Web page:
Today I’m not going to write my usual rant or generic post about arguments tied to Free Software but rather a commentary about modern content, in this particular case, games. If you don’t care, or if you feel like I’m a cancer to the Free Software movement because I do play proprietary games, then you’re free to not read this post at all. Thanks.
There is one thing I love about the “cheap” (less than €10) games that are available on “PlayStation Network” (Sony’s digital content delivery platform — or to use less buzzwords, their online store): they often are multiplayer, either via network or locally. This is something I find quite important because of two tied reasons: most of the games you buy on BluRay for PlayStation 3 are single-player, or only allow network multiplayer, but at the same time I often have friends home to play with. Of course there are notable exceptions like Street Fighter IV and Naruto (to name two I have) but even these only stop at two-players modes, while games like Worms and Bomberman Ultra (both available on PSN for less than €10) can be played with three and more people.
Following this idea, yesterday I bought Hustler Kings, a pool game for the PS3, something that, with a friend of mine, we were waiting for a long time. I like pool, both the real thing and the videogames, so I felt like it was a nice €8 to spend on that (it’s still less than a single session at a pool place around here). The game itself is pretty cool, both for what concerns the pure graphic aspect (very shiny), and the local gameplay, the AI is not too stupid and not too perfect in the non-Hard modes — something that cannot be said of Bomberman Ultra.
While the game provides different modes of play, beside the usual 8-ball pool game (9-ball , English black-ball , and cut-throat ) it still lacks snooker which I got addicted with FooBillard. And for those wondering, I couldn’t get FooBillard to work any good in the last years, both with and without compiz. Given that it seems to be dead upstream that really makes me sad.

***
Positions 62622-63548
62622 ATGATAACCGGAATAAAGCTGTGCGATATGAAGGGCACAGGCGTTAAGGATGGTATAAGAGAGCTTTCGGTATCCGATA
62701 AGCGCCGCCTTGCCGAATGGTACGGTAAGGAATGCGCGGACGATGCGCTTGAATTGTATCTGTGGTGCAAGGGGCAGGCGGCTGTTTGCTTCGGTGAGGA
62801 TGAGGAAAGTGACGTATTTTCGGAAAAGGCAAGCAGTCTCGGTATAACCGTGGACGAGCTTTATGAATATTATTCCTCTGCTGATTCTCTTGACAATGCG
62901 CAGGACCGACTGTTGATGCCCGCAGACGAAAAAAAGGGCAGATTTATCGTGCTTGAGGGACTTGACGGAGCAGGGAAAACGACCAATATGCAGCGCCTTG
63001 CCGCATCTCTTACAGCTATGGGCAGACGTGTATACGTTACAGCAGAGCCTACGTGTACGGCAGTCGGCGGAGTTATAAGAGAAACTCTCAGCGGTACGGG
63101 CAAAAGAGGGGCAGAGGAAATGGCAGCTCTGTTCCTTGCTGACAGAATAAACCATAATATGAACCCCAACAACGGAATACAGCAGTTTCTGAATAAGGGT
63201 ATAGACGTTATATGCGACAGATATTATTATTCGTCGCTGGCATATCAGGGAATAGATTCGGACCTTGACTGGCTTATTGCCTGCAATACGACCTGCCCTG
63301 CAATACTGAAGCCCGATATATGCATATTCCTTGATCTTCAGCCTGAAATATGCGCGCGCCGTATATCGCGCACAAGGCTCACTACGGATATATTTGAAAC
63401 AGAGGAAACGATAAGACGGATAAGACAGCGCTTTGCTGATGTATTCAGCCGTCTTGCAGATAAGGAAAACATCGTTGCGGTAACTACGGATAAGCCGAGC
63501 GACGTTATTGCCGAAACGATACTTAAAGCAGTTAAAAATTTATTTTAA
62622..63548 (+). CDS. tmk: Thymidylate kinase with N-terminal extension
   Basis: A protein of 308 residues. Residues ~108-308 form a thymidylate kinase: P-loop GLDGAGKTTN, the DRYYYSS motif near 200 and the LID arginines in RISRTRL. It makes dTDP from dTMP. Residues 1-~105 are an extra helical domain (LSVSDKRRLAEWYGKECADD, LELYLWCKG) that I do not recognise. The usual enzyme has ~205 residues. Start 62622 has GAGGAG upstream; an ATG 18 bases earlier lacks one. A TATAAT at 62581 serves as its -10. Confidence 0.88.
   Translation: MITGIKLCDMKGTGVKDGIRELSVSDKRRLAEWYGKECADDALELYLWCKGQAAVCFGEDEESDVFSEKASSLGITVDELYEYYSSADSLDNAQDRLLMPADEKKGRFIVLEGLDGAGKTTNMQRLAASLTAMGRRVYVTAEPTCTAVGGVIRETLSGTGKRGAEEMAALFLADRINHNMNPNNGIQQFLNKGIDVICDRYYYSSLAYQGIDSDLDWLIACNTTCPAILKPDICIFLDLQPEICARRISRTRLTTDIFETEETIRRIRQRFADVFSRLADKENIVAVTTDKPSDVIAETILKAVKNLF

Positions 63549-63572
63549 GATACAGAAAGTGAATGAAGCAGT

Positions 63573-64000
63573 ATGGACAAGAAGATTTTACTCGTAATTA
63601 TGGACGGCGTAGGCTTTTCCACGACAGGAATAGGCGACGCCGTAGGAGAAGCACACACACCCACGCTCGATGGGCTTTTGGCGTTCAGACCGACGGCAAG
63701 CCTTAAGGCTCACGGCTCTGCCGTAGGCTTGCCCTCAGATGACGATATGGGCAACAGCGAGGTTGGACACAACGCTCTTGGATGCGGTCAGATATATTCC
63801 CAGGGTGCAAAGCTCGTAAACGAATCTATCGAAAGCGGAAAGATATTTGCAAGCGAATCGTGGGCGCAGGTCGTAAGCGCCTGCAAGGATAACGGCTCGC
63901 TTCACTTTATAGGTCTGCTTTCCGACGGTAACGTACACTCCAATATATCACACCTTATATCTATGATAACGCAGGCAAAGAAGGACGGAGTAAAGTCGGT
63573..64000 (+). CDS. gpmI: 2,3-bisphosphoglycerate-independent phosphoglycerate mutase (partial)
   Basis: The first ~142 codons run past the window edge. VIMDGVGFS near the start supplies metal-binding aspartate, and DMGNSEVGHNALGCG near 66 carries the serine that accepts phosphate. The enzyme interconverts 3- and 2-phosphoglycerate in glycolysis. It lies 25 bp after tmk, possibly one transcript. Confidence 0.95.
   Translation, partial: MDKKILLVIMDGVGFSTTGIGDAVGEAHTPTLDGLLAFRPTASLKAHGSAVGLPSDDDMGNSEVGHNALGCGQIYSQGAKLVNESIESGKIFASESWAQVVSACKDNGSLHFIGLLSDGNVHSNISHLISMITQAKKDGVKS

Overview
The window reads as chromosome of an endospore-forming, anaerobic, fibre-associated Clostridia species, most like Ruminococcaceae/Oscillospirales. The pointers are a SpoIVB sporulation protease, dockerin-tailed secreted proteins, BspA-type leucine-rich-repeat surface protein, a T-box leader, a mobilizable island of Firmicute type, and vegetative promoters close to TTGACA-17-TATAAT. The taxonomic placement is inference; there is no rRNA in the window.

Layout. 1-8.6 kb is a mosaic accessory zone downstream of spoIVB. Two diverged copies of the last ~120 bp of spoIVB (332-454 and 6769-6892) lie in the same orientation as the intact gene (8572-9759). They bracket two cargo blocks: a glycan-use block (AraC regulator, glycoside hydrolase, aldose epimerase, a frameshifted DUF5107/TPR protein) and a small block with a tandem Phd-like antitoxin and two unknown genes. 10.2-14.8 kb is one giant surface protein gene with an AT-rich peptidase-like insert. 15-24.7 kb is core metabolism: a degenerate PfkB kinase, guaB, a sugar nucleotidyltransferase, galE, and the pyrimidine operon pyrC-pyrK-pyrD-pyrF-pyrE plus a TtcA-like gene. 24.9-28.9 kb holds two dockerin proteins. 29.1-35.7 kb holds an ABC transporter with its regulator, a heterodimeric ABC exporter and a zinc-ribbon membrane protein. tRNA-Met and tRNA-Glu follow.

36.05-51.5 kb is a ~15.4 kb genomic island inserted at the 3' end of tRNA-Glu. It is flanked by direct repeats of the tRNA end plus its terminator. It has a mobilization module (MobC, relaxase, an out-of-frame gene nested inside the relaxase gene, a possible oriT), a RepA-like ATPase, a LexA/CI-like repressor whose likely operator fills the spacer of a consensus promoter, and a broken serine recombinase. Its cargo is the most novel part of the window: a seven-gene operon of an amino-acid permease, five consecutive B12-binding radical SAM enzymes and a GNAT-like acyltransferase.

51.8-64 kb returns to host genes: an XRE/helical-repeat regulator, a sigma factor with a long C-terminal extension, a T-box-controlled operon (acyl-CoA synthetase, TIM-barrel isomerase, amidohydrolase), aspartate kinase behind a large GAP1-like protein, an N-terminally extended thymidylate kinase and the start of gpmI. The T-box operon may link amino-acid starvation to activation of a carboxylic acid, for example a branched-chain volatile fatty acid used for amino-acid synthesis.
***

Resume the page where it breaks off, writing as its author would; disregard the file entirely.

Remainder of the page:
What I haven’t had the guts of trying yet is the online play. While, obviously, all games provide a “online game experience may vary”, this game does not really have much of a network-bound problem as it’s mainly turn based, so I guess the gameplay itself wouldn’t change much. But rather than the usual methods of network play, the developers of Hustler Kings tried to go one step further – thus the name – and I quite like the idea: you play for (fictitious) money with other players, investing from the balance you can earn in local play as well. Might not sound that much new but they also seem to have added two extra quirks that I hadn’t found on other games before.
The first quirk takes form of a special “trophy” for the PlayStation 3: you can only earn it by beating another player that has it, with the developers of the game being the only people starting with the trophy on them. This makes the whole competition interesting for the “completitionists” out there.
The second quirk actually made me a bit angry for the moment, but then I thought it was actually a very interesting way of playing it out: special chalk to make complex shots easier is available on the store… not with the virtual money, but with actual money: €0.25 a piece (at least for two out of three versions, the last is a combination of the other two so I guess it’d be priced slightly higher). While they might sound pretty useless for playing locally, or for those who play over the network with friends, they are most likely the required edge that allows entering the online hall of fame.
Now it’s interesting to see the way different developers (and thus different games) consider the so-called DLC (Downloadable Content): some make it the very basis of the game (LittleBig Planet, the various Rock Band and company), others provide expansions (Fallout 3 , Brütal Legend ). I don’t think I have seen anything as interesting as the Hustler Kings method up to now though. The price of the single DLC (the chalk) is very small (even though the PlayStation Store will impose a €5 minimum fund), and it’s neither strictly needed to play nor essential to face other players that have it. And it’s not a one-time expense (like music tracks or costumes).